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By Grallen

United Kingdom Gb

I have a dwarf apple tree that has, this year, provided me with 5 medium size apples. The apples are deep red almost burgundy coloured, I have plucked 2 of them from the tree and when I cut into them the flesh is a very pale green with a slight sharp but very crunchy pleasant taste. The pips are dark which I understand means the apples are ripe. Could you suggest what variety the tree is and should I have 2 to assist with pollination next year. Thank you Geoff Allen



there are so many!-- I've a similar problem only with old trees inherited with the garden, its been suggested to find a local 'apple day'-- sometimes at nurseries and see what they say

9 Nov, 2011



9 Nov, 2011


You could try the following website - it has photos and descriptions of dozens of apples. You may find possible answers there.

9 Nov, 2011


you dont need 2 bye the way thow some plants you do like kiwi fruit but apples arnt one of them .

10 Nov, 2011


Agree with noseypotter - no need to pollinate yourself. Type of apple sounds like a 'spartan' apple. I have a step-over plant of this type. Deep burgandy red on the outside, crisp, juicy and very pale green inside and dark pips. I planted it in my veg plot in a large pot without a bottom to stop roots spreading out into my veggies. But suggest you go with gattina to get confirmed ID. Pick them fresh when they come away from the main plant easily. My last fruit held until two weeks ago - the fresher the better!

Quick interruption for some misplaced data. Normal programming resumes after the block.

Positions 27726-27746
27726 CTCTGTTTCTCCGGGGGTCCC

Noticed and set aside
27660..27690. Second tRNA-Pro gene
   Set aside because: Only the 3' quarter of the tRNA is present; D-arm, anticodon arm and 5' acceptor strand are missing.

11 Nov, 2011


It sounds like a 'Red Rome', but that's just a guess from the description. If you can provide it, info on the time of bloom would make it easier to identify the variety, and suggest a compatible variety for pollination. Planting another of the same kind won't help with poallination, though.

14 Nov, 2011


there is a place in asia that has know bees anymore so they have to grow fruit trees and self polinate . its not that bad here YET .

14 Nov, 2011


I saw that on Public Television here in the States, Np. As I remember, they specialize in Asian Pears, and have to hand pollinate between genetically different varieties, that bloom more or less at the same time.

15 Nov, 2011


and there are know bees tugbrethil as they are truley dying out and if they do we are going to find out just how importent they are (gulp)well thats the program i watched anyway .

15 Nov, 2011


Fortunately, here in the desert, there are a number of native species of solitary bees that can take over the pollination. I would miss honey, though, even though I can't eat very much of it these days! I hope that beekeepers are putting some effort into breeding strains that resist some of the insults they have been enduring these past years. I've heard a lot of verbal hand wringing, but I haven't heard much about attempts to solve the problems, lately.

16 Nov, 2011


me to for sure tug .

16 Nov, 2011

How do I say thanks?

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